Constitution Ave. now runs along the route of the old Washington City Canal. Since 1815, the canal had been used for transportation and to bring building materials into the city, including the the red sandstone from Seneca Quarry in Maryland that was used to build the Smithsonian Castle from 1849 to 1855. But transportation technology was changing and the canal had outlived its usefulness. The water was diverted into a culvert and was covered over in 1871 -1873 with a new street – at the time named B Street North. However, even removing the defunct and smelly canal did little to improve the character of the area, with its smoky train station, industrial warehouses, power plant, and the Central Market, with its many farm delivery wagons and horses who contributed their own special messes. In 1923, B Street was renamed Constitution Avenue. The use of the relocated gateposts and railings made a sophisticated perimeter for the north boundary of the serene, picturesque mall separating it from the busy, chaotic street. When enlarging the panorama photos, a great deal of detail about this area and all 16 gateposts can be accounted for.
What is surprising about the images is that no one paid much attention to the Bulfinch features, partly because of the small size of the images comprising the panoramas. When the images were blown up, we can see the features in place along the Mall. Not much was written about the Bullfinch features until 1938 when the new Historic American Building Survey program of the National Park Service set out to record these distinctive architectural features. The records reside in the Library of Congress and are focused on the remaining features – two gatehouses and three gateposts near the White House. The lone remaining 7th Street gatepost was not recorded until later, even though it was perfectly visible in 1938.
AHHP scoured additional photographs from between the 1900s and 1938 to see when the 12 lost gateposts were documented. As the area improved under the 1902 McMillan Plan to beautify the city, the narrow streets and carriageways were converted to wider paved areas and the National Mall took on its current appearance of formal lawn panels, 4 rows of elm trees, and rectilinear roads. The gateposts, however, were again in the way and subsequently removed.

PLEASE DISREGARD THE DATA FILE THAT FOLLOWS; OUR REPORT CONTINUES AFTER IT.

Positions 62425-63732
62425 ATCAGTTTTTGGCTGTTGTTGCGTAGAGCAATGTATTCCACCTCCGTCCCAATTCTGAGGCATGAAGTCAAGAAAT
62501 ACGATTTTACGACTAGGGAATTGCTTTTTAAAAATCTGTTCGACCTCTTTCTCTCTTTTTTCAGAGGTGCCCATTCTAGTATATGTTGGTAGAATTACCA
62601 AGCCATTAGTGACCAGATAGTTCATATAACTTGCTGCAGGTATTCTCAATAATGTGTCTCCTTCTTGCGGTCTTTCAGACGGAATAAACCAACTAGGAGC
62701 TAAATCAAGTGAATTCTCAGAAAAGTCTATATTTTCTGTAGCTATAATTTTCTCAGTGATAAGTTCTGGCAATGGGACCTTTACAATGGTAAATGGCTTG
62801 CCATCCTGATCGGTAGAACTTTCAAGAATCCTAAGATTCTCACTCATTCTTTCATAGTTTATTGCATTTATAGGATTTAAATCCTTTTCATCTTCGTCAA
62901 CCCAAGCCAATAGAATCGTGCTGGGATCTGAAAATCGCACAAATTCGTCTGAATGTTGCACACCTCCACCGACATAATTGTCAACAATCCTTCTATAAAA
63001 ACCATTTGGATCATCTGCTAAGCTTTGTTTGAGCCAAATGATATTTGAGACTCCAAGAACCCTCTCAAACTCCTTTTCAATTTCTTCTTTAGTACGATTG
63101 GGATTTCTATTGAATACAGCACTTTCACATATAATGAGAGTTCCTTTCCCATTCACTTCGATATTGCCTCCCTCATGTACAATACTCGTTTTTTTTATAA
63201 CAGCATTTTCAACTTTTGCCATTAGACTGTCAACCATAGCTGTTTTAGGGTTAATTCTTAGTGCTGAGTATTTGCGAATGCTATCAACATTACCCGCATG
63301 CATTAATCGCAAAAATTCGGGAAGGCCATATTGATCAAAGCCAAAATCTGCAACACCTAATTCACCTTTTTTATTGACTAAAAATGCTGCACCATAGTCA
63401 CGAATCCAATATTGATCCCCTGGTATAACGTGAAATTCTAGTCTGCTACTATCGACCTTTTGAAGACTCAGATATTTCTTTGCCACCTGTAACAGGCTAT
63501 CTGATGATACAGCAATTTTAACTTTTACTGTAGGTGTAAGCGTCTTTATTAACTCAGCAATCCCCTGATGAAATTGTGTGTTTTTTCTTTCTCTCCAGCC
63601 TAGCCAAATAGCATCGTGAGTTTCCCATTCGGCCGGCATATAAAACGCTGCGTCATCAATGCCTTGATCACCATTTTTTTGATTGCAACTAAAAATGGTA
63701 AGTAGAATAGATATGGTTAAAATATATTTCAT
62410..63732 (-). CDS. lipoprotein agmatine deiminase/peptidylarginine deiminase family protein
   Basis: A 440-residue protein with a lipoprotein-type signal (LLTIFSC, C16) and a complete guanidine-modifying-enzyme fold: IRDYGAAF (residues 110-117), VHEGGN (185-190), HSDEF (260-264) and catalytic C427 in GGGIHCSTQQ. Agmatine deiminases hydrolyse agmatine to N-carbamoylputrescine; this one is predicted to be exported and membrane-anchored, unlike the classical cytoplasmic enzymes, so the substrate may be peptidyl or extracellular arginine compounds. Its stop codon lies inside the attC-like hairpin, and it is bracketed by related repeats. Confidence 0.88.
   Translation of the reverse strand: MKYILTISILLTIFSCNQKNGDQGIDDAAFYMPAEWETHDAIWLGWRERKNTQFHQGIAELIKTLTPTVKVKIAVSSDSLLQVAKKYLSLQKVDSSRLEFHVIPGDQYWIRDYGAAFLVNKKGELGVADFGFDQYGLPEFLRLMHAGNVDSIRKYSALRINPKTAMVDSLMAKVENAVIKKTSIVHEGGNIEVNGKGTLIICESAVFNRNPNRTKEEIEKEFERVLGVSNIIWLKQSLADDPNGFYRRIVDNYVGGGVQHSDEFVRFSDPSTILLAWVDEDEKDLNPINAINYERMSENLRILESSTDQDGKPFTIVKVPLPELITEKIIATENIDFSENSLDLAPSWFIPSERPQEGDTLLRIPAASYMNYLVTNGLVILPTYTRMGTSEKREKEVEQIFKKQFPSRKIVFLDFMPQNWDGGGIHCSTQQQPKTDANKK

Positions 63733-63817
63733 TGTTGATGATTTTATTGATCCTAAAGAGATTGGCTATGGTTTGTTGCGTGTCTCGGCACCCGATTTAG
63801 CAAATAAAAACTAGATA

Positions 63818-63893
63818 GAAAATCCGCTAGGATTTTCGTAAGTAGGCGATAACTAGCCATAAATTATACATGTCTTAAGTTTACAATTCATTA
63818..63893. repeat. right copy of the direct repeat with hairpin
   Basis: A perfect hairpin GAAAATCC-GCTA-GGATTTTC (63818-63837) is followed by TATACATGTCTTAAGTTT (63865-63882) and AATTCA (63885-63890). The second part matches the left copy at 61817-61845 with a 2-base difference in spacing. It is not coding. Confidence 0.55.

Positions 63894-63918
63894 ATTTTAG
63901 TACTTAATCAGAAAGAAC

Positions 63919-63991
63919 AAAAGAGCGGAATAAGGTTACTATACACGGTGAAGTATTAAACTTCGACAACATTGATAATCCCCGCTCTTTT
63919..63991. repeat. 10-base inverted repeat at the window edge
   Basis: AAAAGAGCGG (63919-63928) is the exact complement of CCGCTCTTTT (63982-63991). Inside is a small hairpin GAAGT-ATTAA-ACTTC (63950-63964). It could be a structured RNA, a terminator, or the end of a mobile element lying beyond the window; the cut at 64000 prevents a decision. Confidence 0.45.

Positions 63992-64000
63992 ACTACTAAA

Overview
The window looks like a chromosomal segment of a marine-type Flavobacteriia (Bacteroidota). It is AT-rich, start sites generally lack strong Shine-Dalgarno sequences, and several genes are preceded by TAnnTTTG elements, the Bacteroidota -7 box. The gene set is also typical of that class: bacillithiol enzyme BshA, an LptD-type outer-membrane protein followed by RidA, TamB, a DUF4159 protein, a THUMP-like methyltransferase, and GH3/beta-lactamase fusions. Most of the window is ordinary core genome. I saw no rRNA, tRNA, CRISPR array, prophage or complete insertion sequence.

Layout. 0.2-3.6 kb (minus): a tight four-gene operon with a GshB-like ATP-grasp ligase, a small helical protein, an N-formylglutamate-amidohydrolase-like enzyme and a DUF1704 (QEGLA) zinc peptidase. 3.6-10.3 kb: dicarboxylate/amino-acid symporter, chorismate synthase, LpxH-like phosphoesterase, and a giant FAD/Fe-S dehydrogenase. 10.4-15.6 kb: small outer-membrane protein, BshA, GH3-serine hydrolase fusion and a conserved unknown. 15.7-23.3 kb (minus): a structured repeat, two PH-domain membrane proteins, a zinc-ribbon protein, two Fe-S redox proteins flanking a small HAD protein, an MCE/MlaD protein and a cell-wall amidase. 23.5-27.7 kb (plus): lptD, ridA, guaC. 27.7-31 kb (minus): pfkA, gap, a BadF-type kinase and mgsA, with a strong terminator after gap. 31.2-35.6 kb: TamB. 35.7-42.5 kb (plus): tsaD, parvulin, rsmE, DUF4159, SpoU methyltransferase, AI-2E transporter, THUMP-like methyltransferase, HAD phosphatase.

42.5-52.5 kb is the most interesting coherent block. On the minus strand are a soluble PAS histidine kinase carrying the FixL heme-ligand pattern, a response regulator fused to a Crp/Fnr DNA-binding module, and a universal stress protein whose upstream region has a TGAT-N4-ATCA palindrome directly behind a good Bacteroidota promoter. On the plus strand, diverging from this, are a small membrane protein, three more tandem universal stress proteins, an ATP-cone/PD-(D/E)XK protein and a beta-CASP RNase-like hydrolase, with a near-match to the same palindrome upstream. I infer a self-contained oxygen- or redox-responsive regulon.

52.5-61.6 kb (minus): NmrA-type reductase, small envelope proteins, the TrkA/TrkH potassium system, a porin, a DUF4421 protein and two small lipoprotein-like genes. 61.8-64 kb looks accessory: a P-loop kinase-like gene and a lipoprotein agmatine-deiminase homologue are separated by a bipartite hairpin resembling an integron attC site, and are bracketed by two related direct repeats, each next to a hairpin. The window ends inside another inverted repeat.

Of particular interest to the Smithsonian is that there was a pair of gateposts at 10th Street and Constitution Ave. that once flanked a carriage road to the picturesque Smithsonian Pleasure Garden. But the construction of the new National Museum, now the National Museum of Natural History, caused their destruction. We can see images of them in place in 1909, but they are gone by 1911 as a new circular drive was constructed. The fate of 12 now-missing gateposts was similar. Most were documented to have been removed between about 1910 and the early 1930s. The National Park Service stored stones from the demolished gateposts at their outdoor facility at Fort Totten in Northeast Washington, D.C.
The National Register nomination for the Bulfinch Gatehouses and Gateposts has been updated by the Smithsonian and a condition survey of the Smithsonian’s one Bulfinch feature has given guidance to future conservation of the Aquia Creek sandstone feature. The AHHP hopes to initiate work in the near future to keep the gatepost in good condition for years to come.
An interesting third life for the gateposts can be seen in the reconstruction of salvaged parts to create four gateposts for the New York Avenue entry to the National Arboretum. This occurred in 1991, using the stones from the Fort Totten facility. While not considered historic by National Register Standards, it is clear, that they still bring a feeling of nostalgia for an earlier era.
We feel proud to have this feature as part of our collection of buildings and landscapes and hope to keep it safe for years to come. AHHP plans to work with the National Park Service to develop informational wayside signage for these interesting features.
Sharon Park is the Associate Director of the Office of Planning, Design and Construction’s division of Architectural and Historic Preservation. This post is an edited version of an article originally published by Smithsonian Access. Reprinted with permission.
Posted: 27 January 2022